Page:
For many, when they hear the words “metrics” and “analytics” they think both are generally the same – largely because both metrics and analytics are utilized by business leaders and HR departments to make key decisions on the future of the organization. But the two are actually very different. And to use them properly, it’s important to understand what metrics and analytics bring to the table and how to use them properly.

Related: Data vs. Metrics vs. Analytics

What are metrics

As the saying goes, “the truth is in the numbers”.

Metrics first begins with a question that someone is looking to answer. Then the metrics or numbers are accurate measurements based on the asked question or hypothesis.

For metrics, there are two types to consider:

Operational – these numbers are collected with a process or work function in mind.

Financial – these numbers are collected regarding the price tag that goes along with a process or function.

For more: see HR metrics examples

What are analytics

Analytics is evaluating the data and math collected to discover answers to questions asked. Analytics looks for patterns that are shown from the data and assist with discovering relationships, predicting outcomes, or evaluating key KPIs.

For more: see what HR analytics is and what HR analytics are important

How to uses metrics and analytics for HR decision making

First, it’s important to know what question or problem you want to address. For example, is the cost of hiring higher than last year?

Then you’ll want to begin gathering the information for the HR metrics. Per our example, this dollar amount can be found by adding up internal and external hiring costs and then dividing the total amount by the number of employees you hired in each period. When gathering HR metrics, it’s important to gather more than one set of figures to give you a means of comparison.

Once you have your information, you’ll want to begin drawing your conclusions or HR analytics from what you see. Per example, cost of hiring is 20% higher than last year.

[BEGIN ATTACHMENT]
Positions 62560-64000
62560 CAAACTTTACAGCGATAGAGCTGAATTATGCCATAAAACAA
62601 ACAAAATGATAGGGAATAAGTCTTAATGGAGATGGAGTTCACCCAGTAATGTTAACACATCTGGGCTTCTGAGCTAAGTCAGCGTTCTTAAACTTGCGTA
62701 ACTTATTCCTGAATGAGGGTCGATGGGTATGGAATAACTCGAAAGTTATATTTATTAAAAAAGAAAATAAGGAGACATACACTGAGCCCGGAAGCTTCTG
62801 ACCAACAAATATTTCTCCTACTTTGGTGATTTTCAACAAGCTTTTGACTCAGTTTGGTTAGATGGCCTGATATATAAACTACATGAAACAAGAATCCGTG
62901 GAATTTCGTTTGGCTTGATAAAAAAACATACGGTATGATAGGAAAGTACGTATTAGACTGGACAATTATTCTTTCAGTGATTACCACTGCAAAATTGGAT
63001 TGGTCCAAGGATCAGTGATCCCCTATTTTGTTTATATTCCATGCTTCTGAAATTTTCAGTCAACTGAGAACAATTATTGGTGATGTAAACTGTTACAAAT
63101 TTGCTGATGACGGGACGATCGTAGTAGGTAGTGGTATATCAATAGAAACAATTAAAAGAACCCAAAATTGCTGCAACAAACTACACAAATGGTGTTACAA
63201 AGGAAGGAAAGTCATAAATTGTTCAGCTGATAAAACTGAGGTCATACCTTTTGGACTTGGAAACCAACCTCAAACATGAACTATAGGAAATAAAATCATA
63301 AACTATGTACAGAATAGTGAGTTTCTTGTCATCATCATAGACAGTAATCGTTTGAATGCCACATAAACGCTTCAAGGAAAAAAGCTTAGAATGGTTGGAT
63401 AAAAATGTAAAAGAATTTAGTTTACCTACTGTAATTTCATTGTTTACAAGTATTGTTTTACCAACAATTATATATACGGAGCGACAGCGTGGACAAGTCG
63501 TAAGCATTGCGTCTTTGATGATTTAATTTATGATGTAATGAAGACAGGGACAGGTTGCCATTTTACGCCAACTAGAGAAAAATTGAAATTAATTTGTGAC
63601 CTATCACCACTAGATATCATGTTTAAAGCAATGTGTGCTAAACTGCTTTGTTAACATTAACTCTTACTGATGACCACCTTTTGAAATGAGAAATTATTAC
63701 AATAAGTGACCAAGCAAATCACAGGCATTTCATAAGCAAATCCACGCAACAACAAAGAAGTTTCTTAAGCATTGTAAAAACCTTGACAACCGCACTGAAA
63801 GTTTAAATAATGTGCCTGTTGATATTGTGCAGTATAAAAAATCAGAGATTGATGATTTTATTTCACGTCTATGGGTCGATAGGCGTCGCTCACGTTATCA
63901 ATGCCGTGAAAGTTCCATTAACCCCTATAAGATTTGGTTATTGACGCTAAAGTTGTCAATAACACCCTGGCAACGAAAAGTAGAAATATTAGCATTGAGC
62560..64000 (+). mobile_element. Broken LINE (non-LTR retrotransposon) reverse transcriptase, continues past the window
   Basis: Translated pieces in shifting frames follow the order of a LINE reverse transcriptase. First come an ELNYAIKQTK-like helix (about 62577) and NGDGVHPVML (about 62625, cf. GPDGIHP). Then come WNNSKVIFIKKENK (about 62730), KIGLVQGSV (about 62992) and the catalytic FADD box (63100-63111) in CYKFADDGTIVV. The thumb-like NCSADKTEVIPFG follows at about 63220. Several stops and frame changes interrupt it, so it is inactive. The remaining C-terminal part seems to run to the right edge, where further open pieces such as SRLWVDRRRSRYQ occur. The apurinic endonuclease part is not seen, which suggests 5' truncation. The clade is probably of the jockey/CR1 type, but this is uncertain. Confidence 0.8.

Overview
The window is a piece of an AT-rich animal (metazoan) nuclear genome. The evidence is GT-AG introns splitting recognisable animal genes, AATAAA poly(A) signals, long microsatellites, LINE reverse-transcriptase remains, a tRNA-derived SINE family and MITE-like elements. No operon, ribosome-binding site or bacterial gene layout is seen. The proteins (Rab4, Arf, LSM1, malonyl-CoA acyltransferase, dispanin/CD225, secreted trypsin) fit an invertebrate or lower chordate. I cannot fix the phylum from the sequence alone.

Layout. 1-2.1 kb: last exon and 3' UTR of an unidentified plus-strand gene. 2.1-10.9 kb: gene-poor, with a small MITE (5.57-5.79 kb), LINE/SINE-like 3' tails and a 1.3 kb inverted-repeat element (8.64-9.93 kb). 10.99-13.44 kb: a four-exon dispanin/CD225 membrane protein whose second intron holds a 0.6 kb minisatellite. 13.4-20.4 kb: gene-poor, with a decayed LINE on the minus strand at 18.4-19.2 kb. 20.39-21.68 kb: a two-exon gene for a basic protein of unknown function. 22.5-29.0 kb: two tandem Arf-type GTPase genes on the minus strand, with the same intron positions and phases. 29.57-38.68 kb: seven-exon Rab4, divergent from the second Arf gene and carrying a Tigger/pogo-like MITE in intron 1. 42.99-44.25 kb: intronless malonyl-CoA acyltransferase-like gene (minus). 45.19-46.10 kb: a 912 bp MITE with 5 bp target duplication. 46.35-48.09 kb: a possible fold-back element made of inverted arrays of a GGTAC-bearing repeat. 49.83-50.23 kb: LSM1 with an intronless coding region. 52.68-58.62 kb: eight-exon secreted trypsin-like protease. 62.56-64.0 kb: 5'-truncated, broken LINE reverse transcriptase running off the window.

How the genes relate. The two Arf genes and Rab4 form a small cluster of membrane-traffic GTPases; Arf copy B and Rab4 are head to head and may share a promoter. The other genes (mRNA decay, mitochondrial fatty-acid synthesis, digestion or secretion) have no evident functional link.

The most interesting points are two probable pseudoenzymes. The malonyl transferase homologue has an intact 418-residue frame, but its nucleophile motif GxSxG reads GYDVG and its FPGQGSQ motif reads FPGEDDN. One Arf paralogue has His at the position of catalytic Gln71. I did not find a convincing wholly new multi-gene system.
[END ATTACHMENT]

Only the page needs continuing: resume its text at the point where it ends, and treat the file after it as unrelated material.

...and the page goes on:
Next, you will want to determine if what you found will be beneficial to the company and report your findings to the right person. Per our example, cost of hiring has gone up and upper management needs to know.

Lastly, you will want to act on your discoveries. Per our example, hiring strategies need updating.

What are the key HR metrics and HR analytics?

It’s wise not to go about operating an organization without some idea of the best way to do things. HR metrics and analytics help HR managers and business leaders alike evaluate processes and procedures so they can determine what is working, what is not working, and what might need changing.

For human resources departments, there are 6 key metrics and analytics they should be tracking.


Recruitment is a large part of the HR department. Sourcing and hiring new staff can be costly, so it is important that these are monitored. This includes:

  • Current headcount to monitor when recruitment efforts should begin
  • Demographics to have an idea where to find the candidate needed, best means for doing so, and means for diversity
  • Time to hire to determine if practices are efficient and cost effective
  • Acceptance rate to evaluate compensation packages and determine if company is competitive
  • Cost per hire to find cost saving practices
  • New hire turnover rate to understand if onboarding practices are effective

Related: Recruitment Best Practices in 2022

Time tracking